Articles:
Gremlins in the Garage!

Interview with Richard Hamecher
by Ed Martinez
Conducted in 1996

Let's start with a few background questions, if you don't mind, such as how did Screamin' first get started?

RH:My name is Richard Hamecher. I'm married and have a couple of grown up children. In my spare time, together with my wife, I enjoy long motorcycle rides. My background is that I used to run one of the largest silk screen T-shirt printing companies in the country. I was doing that back in the seventies when the T-shirt industry really took off. Later, I sold the company, and I met my one-time partner Daniel Fay. Together we started Screamin'. Daniel Fay is no longer with the company. We had a long, successful partnership. There were many good times. He has moved on now to other projects.

What was Screamin's first kit and how did it come about?

RH:Screamin's first kit was Freddy Kruger. At the time, we were in communication with New Line Cinema when the first Freddy Kruger film was about to come out. We bought up the license and produced our first kit. Freddy is what put Screamin' on the map, so to speak. Elvira was next. The third kit was Jason, from Friday the 13th. Number four was the Werewolf, our first and only original design kit. Number five was the first Pinhead Cenobite from Hellraiser (sculpted by Thomas Kuntz). Then came Leatherface from Texas Chainsaw Massacre and the Vampire from London After Midnight (Lon Chaney Senior, also sculpted by Tom Kuntz). The eighth kit was the Chatter Cenobite from Hellraiser (by Tom Kuntz). After that came the Butterball Cenobite and the Female Cenobite, both sculpted by Jeff Brower. Then we released the Rocketeer, sculpted by Randy Bowen. We also did the Red Dragon of Krynn, from TSR Games, and the Cryptkeeper, from Tales from the Crypt.

I understand this was about the time you started developing the Star Wars line of kits. Why don't you run down a list of characters that are currently out.

RH:We started with Darth Vader and then we did C3PO. We did Han Solo, Storm Trooper (which was very very popular and remained very popular; a very visual character.) Then we did Yoda and Chewbacca and the Tuskin Raider, and Luke Skywalker. We also have a few new characters in the works, but I don't like to talk about them until we release them. so you'll have to wait for a press release on those. We also during this period of time got connected with a company in Japan named Kaiyodo.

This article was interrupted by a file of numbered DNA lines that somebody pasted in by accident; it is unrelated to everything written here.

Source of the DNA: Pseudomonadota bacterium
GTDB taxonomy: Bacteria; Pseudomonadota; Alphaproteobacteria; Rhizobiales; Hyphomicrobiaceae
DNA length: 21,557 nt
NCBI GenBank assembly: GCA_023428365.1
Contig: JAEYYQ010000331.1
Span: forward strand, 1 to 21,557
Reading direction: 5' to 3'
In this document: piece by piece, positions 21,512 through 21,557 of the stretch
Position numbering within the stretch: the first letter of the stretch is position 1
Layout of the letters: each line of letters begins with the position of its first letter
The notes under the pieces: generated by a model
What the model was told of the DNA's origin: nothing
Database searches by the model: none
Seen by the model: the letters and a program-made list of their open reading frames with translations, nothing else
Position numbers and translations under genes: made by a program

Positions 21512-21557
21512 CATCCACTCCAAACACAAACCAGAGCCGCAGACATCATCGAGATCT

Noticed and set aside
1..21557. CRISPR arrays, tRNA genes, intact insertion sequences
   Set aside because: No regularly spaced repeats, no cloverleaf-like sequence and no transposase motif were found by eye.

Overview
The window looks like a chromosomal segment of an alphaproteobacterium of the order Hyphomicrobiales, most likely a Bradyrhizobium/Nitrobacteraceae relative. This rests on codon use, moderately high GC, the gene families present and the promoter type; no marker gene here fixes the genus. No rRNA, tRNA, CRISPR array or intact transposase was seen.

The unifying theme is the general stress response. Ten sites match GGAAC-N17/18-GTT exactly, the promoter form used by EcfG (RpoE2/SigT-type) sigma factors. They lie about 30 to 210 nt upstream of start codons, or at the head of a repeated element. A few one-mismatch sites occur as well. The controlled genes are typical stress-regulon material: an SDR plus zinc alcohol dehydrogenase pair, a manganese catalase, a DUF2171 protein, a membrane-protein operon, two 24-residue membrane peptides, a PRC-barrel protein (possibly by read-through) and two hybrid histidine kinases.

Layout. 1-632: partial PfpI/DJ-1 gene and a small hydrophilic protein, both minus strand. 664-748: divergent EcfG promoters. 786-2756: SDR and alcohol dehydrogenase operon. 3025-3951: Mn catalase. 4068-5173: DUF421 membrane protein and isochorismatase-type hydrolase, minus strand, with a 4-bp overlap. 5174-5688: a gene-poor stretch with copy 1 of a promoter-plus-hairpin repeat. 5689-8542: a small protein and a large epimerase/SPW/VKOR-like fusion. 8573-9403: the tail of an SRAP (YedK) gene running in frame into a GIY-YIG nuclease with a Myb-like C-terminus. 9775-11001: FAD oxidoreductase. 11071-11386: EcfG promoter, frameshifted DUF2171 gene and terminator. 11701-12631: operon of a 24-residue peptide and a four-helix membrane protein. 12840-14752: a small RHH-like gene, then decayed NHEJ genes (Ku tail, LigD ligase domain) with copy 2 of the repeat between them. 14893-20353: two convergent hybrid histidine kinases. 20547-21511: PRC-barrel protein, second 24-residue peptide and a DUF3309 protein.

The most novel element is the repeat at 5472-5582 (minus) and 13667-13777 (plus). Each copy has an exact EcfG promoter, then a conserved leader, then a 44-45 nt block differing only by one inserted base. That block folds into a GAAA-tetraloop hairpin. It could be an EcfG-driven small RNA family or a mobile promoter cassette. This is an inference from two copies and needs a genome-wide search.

Please tell us about that.

RH:I met the People from Kaiyodo because they were interested in producing a Freddy Kruger model kit in 1/6 scale for the Japanese market. They needed to get our permission to do it because we had the rights to Freddy.

You had the worldwide rights?

RH:Yes. I guess you could say we controlled the worldwide rights for Freddy.

So they needed to come to you.

RH:Right. So we sublicensed them to be able to do a Freddy Kruger kit in their market. When they sent us a sample I looked at it and thought there's an opportunity for us to develop a second line in 1/6 scale. It would give us a chance to expand the company, not just in different genres, but also in different areas. A different scale was a different price point also. We made an arrangement to bring in their 1/6 Freddy kit and put it out as a Screamin' kit, putting it in a Screamin' box, etc. We continued on with that with Jason and then with the Star Wars line. I went to Japan, I think in 1985, and had a very good meeting there with Kaiyodo. They're very gracious people.

Tell us a little bit about your trip to Japan. Did you have to bring an interpreter with you or did they have one?

RH:I don't know what anyone else's experience was like, but they basically put me on auto pilot. I was picked up from the airport, taken to a hotel. They looked after me, made sure I was fed, that I was entertained, right down to pouring my refreshment at dinner. Whether it be wine or beer they wouldn't allow me to pour my own beverage. They were extremely gracious and generous people. We worked hard which is the Japanese way. We drank a lot of tea. Business was always accomplished with some degree of ceremony.

At one time I understood that there was possibly going to be a 1/6 scale Pinhead created in Japan.

RH:Well, there was talk of that and we even got it to the sculpting stage. Kaiyodo had a sculptor do a prototype but we were never pleased with the results. So it went on hold because a lot of other things came along. There was a flurry of other activity; there was the Mutant, there was Ash (from the Evil Dead series), there was Dracula and Frankenstein and Betty Page, and Flash Gordon and Ming the Merciless. Many things happened and that tune never carne around on the guitar again.